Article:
Office policies for dismissal of families more common than physician’s dismissal behavior
TUESDAY, Sept. 15, 2020 (HealthDay News) — Half of practices report having an office dismissal policy for families refusing vaccines, according to a research letter published in the Sept. 15 issue of the Journal of the American Medical Association.
Sean T. O’Leary, M.D., M.P.H., from the University of Colorado Anschutz Medical Campus in Aurora, and colleagues surveyed U.S. pediatricians from April to July 2019 to examine the prevalence of dismissal of families who refuse or ask to spread out vaccines in the primary series or any vaccines. A total of 303 pediatricians responded to the survey.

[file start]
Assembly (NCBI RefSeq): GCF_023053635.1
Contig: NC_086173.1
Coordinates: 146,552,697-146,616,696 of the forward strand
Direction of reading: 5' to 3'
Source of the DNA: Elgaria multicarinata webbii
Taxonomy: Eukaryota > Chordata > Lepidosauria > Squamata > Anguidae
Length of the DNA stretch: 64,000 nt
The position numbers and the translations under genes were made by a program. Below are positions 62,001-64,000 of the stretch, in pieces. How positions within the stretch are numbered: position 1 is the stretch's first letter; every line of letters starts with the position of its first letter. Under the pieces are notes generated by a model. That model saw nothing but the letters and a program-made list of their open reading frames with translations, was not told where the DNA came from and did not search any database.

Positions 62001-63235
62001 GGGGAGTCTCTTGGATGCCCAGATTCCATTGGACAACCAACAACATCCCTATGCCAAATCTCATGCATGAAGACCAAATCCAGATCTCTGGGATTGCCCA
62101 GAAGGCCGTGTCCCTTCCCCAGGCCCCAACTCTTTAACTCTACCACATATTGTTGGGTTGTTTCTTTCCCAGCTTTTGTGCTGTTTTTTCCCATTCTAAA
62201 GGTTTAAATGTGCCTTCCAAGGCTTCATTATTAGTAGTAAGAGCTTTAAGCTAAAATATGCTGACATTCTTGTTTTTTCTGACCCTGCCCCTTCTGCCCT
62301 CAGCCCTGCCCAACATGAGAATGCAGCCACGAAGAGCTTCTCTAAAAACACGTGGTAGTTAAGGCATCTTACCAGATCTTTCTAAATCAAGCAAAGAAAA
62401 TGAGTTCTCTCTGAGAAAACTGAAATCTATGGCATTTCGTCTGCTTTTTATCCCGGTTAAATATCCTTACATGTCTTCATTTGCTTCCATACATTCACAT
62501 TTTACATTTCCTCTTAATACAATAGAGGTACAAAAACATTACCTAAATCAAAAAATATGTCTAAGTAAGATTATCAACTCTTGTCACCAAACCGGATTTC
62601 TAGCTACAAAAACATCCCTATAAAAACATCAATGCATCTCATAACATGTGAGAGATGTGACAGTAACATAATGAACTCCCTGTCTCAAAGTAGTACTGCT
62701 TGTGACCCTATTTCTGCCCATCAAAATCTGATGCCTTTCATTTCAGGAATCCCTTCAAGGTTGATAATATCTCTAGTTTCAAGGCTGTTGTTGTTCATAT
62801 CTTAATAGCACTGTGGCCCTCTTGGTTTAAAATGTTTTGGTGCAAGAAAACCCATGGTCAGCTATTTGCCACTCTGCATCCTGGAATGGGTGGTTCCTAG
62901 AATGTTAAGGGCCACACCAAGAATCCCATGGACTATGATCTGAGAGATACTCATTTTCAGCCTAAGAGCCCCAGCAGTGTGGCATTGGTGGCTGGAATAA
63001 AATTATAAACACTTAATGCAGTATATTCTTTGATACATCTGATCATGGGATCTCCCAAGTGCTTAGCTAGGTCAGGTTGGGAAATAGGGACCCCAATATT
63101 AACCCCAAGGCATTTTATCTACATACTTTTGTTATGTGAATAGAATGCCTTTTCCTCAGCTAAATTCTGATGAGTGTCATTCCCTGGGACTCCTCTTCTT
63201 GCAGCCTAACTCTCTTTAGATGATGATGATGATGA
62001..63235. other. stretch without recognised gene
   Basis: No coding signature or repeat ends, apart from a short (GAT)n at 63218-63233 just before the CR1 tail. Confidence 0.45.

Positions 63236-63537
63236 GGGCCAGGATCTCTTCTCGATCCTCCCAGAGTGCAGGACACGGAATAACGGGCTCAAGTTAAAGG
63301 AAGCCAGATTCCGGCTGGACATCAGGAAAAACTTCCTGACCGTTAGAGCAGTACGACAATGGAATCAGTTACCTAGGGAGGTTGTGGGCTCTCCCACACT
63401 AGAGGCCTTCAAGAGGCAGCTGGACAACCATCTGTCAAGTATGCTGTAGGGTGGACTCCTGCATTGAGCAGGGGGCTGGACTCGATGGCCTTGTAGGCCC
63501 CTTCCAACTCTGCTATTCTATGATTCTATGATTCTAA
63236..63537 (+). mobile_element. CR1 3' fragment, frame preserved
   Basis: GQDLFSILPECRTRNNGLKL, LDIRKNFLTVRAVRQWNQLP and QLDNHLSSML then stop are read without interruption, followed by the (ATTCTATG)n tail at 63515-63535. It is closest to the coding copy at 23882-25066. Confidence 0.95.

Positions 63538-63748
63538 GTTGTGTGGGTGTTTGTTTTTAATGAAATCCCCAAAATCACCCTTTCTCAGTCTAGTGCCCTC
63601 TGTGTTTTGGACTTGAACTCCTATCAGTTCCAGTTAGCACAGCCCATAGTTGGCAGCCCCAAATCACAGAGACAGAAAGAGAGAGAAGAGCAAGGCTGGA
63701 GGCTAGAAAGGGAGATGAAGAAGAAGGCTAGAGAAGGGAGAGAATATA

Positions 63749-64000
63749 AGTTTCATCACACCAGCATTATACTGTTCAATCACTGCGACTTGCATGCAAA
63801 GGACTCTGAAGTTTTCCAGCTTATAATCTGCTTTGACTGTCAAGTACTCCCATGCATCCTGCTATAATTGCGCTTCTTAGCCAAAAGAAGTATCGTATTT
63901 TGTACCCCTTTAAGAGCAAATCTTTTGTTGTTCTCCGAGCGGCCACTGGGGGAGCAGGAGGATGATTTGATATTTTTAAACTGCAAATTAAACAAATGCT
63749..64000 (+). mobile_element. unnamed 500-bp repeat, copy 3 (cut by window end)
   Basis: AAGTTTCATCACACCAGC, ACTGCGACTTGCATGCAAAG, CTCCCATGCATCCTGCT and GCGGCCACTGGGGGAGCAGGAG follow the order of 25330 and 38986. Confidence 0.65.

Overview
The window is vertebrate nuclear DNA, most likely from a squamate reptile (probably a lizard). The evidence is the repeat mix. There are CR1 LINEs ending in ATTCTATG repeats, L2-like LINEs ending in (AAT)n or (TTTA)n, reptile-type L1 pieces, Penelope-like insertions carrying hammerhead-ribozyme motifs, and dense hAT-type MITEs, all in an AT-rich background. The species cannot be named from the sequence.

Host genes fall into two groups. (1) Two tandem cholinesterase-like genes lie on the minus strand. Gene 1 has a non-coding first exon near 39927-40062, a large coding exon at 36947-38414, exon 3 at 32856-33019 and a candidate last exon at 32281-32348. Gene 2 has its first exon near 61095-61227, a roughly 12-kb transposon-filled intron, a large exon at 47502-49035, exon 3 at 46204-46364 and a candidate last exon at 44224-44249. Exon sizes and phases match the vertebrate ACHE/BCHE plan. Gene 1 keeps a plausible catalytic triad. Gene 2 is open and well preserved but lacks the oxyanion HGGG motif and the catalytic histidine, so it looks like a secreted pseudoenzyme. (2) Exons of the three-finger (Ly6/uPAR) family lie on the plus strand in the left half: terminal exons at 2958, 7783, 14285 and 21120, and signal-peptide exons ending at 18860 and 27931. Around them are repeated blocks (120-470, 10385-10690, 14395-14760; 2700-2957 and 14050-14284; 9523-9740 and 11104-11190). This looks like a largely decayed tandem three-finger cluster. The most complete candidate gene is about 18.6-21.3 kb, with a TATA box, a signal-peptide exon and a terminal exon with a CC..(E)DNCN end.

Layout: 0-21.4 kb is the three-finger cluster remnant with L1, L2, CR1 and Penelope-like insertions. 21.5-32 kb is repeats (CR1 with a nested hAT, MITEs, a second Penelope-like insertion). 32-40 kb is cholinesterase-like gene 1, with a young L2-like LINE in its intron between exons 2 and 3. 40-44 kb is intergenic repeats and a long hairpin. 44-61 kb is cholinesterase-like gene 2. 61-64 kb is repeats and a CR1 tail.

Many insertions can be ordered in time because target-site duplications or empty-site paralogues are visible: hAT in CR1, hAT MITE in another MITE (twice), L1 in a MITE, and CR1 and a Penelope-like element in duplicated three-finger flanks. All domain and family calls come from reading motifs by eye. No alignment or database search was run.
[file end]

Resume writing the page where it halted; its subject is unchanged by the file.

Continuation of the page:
The researchers found that reports were more common for office policies for dismissal due to vaccine refusal or spreading out than individual physician dismissal behaviors; 51 percent of pediatricians reported an office dismissal policy for families refusing vaccines in the primary series, while 37 percent of physicians reported often/always doing this themselves. Families were more often dismissed by pediatricians for refusing than for spreading out vaccines in the primary series (37 versus 6 percent); a similar pattern was seen for office policies (51 versus 28 percent). Of the 154 physicians who reported ever dismissing families for refusing vaccines in the primary series, 18 percent reported that those parents often/always changed their mind and agreed to vaccination (48, 29, and 5 percent sometimes, rarely, and never, respectively).
“Because vaccine refusal is common, the high prevalence of dismissal for families who refuse has important implications,” the authors write.
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